The lar metadata format is used for describing resources. It was concieved to implement the concept of learning application readiness for library resources. It is the newest of our metadata formats and was designed specifically to provide users with highly-curated, classroom-ready resources. In relation to its predecessor, nsdl_dc, the lar format uses more controlled vocabularies (which were carefully developed with the input of NSDL partners and community members). It has some new fields which are useful for classroom use, such as reading level, media run time, or degree or standard alignment. Significantly, though, it is much simpler and easier to implement than nsdl_dc because many confusing and/or superfluous fields have been condensed down. All of these new features allow the NSDL to build highly-attuned user services which search the lar format's more organized, standardized metadata.
Usage Information Metadata Formats
If you have a website with your collection of educational resources, in addition to sharing those resources with the NSDL, you might have user activities about the resources that you would also like to share with the NSDL. The formats for this are comm_anno and comm_para. The NSDL displays this information alongside the resource metadata. We link the information by using the resource URL as the common key. It is very important that both URLs are exactly the same (this can be tricky if one gets updated and the other doesn't), because otherwise the link will be broken and the additional metadata will not be displayed at nsdl.org.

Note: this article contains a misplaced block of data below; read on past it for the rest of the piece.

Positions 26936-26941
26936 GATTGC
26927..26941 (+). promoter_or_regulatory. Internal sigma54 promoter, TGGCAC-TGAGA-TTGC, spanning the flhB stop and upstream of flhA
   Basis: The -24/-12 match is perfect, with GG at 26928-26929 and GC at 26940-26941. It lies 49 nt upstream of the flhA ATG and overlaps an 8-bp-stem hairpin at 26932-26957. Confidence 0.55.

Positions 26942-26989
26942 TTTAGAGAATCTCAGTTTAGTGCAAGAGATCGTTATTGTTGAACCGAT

Comm_anno is a metadata format used primarilly for collection builders to provide the NSDL with user reviews or comments from their own websites. If a collection builder has their own portal of resources where users have made comments about a resource which the collection builder also shares with the NSDL, they can use the comm_anno format to send along the user comments to appear at nsdl.org as well. It can also be used to align educational standards to a resource. Since both nsdl_dc and lar also provide the ability for standards alignment, the comm_anno format would only be used if the collection builder would like to add on to another organization's resource metadata (since otherwise, you'd be able to simply add it to the resource metadata yourself and wouldn't need an extra metadata record in comm_anno).
The comm_para format is designed to capture paradata, or usage data, about a resource. Like the use of comm_anno to submit user comments, comm_para is used when the collection builder has a separate website where users can partake in actions centered around a resource which is also shared with the NSDL. The collection builder can send along information about whether users have voted, viewed, downloaded, favorited. For example, you might share that your educational resource has an average user rating of 4 out of 5, and that 23 people have voted. Since the number of user comments or reviews can also be captured as well as the text of those comments or reviews, there is some overlap with comm_anno, so collection builders should carefully determine what is the most effecient way of sharing their usage data with the NSDL.